In search of bright lines
As the comics say, timing is everything. George Summers didn't have it; he happened to walk out of his house just as the police were about to enter it pursuant to a search warrant. They detained him while they searched the property, and after finding drugs in the basement and determining that he owned the house, arrested him. He had over 8 grams of heroin in his pocket, and argued that it should be suppressed because he had been illegally detained. The Michigan courts bought it, but thirty years ago in Michigan v. Summers, the Supreme Court reversed by 6-3 vote, and established a bright-line rule: a search warrant carries with it the authority to detain the occupants of the premises while the search is conducted.
Where Chunon Bailey spends the next 30 years of his life depends upon whether the Court finds his timing was better: he got out of the house just as the police were arriving, but before he saw them. He hopped in his car and drove off, and the police followed, stopping him about a mile away. They searched him and found a key to the house on him, and used that to tie him to the ownership of the drugs and guns they subsequently found. So a couple weeks back, the Supreme Court held oral argument in Bailey v. US to see whether the Summers rule would be extended, and how far.
The complexity of 4th Amendment law leads to the search for bright lines: whenever possible, the police should be given specific guidance on what they can and cannot do. The categorical rule in Summers was intended to provide just such guidance. Of course, a rule has to have some basis, and Summers found three: detaining someone could lead them to assist in completing the search (opening up safes, restraining dogs), it could stop them from fleeing, and it prevented them from harming the officers.
But once you expand the categorical rule beyond detaining the occupants of the premises, you blur the lines, and that's where everybody ran into trouble. Summers wasn't inside the house, but at least he was in the vicinity of it, which is more than could be said for Bailey. The 2nd District, in affirming Bailey's conviction, held that the appropriate test wasn't whether the detainee was in the vicinity of the property, but whether the police had detained him "as soon as practical." Little time was spent on that formulation, with Bailey's lawyer, Kannon Shanmugam, arguing that "vicinity" should serve as the dividing line. That prompted inquiries about what "vicinity" meant. The boundary lines of the property? No, suggested Scalia; what about a 50-acre farm? he asked. A better rule would be to limit the area of allowed detention to the curtilage.
Scalia was probably the most helpful to Shanmugam; at one point during the Assistant SG's presentation about how adopting Bailey's rule could hamstring law enforcement, Scalia ascerbically noted that "all law enforcement would be easier if we didn't have the doggone Fourth amendment." But other justices expressed concern with the effect that restricting Summers might have on law enforcement.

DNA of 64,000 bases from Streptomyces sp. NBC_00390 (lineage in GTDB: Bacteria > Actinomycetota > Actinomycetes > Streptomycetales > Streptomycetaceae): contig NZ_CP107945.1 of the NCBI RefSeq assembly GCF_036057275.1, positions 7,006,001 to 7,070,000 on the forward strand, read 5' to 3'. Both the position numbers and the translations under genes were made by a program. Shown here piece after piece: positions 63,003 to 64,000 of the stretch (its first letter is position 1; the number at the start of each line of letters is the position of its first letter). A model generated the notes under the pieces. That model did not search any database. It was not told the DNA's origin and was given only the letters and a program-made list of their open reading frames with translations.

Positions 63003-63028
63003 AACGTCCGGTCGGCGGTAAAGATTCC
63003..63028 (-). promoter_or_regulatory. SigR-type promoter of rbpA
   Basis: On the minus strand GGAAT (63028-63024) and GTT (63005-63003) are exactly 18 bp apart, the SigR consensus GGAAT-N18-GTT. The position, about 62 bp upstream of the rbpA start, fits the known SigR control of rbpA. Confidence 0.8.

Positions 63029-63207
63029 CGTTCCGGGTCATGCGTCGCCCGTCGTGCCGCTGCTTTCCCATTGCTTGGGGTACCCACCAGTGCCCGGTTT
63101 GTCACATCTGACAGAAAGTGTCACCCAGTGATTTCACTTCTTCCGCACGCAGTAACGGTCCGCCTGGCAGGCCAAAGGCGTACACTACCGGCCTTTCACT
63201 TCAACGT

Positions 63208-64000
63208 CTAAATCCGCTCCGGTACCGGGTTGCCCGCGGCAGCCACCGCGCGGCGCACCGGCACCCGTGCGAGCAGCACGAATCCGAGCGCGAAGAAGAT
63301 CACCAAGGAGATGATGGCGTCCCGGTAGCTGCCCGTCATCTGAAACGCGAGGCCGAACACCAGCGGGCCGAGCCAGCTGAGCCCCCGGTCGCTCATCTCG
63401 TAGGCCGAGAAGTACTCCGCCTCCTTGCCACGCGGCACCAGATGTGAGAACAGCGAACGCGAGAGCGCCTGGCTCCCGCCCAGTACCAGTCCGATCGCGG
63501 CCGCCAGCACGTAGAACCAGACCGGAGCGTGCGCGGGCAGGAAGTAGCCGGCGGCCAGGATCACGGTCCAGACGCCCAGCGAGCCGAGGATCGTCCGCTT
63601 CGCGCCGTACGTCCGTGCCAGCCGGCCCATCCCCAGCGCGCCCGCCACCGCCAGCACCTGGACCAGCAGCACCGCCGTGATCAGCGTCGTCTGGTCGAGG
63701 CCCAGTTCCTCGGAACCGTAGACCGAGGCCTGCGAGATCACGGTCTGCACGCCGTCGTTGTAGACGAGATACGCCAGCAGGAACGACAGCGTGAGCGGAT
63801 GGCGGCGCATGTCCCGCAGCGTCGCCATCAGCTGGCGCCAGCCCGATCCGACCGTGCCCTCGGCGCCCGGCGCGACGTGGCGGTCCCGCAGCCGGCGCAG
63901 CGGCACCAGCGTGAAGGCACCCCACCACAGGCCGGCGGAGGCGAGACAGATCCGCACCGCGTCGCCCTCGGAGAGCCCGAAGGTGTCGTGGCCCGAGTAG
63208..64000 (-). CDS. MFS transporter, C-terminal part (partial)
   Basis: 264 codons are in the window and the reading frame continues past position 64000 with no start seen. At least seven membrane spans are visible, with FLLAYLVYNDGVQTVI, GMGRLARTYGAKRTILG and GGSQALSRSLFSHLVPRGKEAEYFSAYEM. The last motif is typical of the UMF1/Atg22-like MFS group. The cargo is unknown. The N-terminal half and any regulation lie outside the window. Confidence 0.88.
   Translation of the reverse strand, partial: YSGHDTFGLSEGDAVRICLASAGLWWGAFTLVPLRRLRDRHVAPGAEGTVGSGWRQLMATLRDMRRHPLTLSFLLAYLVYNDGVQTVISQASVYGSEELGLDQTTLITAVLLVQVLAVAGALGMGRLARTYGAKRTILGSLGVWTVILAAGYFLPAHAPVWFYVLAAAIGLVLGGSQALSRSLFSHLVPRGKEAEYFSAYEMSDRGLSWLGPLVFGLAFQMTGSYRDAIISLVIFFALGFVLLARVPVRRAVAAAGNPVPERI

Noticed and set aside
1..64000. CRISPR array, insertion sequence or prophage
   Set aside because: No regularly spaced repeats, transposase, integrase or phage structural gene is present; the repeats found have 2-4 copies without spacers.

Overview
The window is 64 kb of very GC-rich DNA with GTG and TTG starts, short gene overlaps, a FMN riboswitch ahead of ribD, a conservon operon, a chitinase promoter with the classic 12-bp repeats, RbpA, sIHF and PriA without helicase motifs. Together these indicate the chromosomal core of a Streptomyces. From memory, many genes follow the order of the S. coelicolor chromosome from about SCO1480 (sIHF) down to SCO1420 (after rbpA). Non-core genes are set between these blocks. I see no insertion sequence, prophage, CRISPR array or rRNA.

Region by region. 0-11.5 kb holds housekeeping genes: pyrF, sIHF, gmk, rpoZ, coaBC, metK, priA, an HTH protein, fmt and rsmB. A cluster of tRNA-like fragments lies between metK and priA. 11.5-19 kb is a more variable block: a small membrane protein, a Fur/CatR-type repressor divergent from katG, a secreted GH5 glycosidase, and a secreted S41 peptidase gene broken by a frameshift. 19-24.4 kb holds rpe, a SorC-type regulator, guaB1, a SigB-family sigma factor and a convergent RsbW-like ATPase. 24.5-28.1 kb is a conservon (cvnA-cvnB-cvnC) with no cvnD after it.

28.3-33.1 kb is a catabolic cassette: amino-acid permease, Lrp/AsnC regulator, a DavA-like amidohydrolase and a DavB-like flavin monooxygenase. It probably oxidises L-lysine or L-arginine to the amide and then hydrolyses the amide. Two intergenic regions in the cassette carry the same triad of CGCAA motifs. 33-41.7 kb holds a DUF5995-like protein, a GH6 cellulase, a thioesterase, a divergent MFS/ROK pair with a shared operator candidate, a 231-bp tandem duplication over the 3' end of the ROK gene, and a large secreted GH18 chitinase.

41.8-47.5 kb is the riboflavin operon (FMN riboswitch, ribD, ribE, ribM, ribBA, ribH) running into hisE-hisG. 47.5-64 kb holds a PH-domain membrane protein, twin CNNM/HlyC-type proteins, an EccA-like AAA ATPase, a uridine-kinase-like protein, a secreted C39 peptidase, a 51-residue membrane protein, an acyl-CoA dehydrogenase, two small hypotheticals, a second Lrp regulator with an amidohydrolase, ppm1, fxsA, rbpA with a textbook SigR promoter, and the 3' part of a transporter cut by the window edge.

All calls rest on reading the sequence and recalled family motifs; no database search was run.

That wasn't necessarily helpful to the government's position, though. Of the three considerations which drove Summers, flight wasn't applicable here: everybody acknowledged that Bailey had no idea the officers were about to conduct a search. (What wasn't mentioned was whether there was anybody in the house who might have alerted Bailey to the search after he left.) The government could point to numerous examples of where someone had been detained and brought back to the premises to help complete the search, but the chief concern was officer safety, and here the government ran into a problem: it couldn't produce a single example where someone who'd been allowed to leave the premises had returned to pose a threat to the officers conducting the search. What's more, as Sotomayor pointed out, the threat of the subject returning to the scene of the search was the same whether he just left or had left ten hours earlier; did that justify the police in, say, detaining someone at work just because they might leave and return to the search scene?
There was another issue which emerged during the argument: could Bailey's detention be justified not under Summers, but under Terry v. Ohio? The 2nd Circuit hadn't reached that issue, but it was posed by several of the justices. After all, the magistrate had found probable cause for believing that a gun was in the house. Bailey matched the description given by the informant of the person who was selling drugs from the place. That would arguably create reasonable suspicion for detaining Bailey, especially considering that his house was going to be searched, and the invasion of privacy involved in a detention was de minimis compared to that.
Arguably, maybe, but maybe not. As Scalia pointed out, this wasn't really a Terry stop; the cops not only stopped Bailey's vehicle, but arrested him, put him in handcuffs, and searched his pockets. (That's where they found the key, which would prove critical evidence in convicting him.) And again, adopting that reasoning would completely unhinge Summers from its moorings. The search warrant gave probable cause to believe there was a gun on the premises. It gave no basis for believing that Bailey was carrying it when he left, and finding that it did would create a basis for believing that Bailey had it wherever he happened to be; the same logic would have allowed him to be detained if the police encountered him on the other side of town.
The major problem with the government's argument is that it doesn't provide a bright line: it doesn't tell you what the limits of detention really are. As Scalia noted, the government's proposed rule "doesn't give you a where. You need more than a who. You need a who and a where." That might just be enough for a majority of the Court to limit Summers to detentions made in the immediate vicinity - the curtilage - of the home.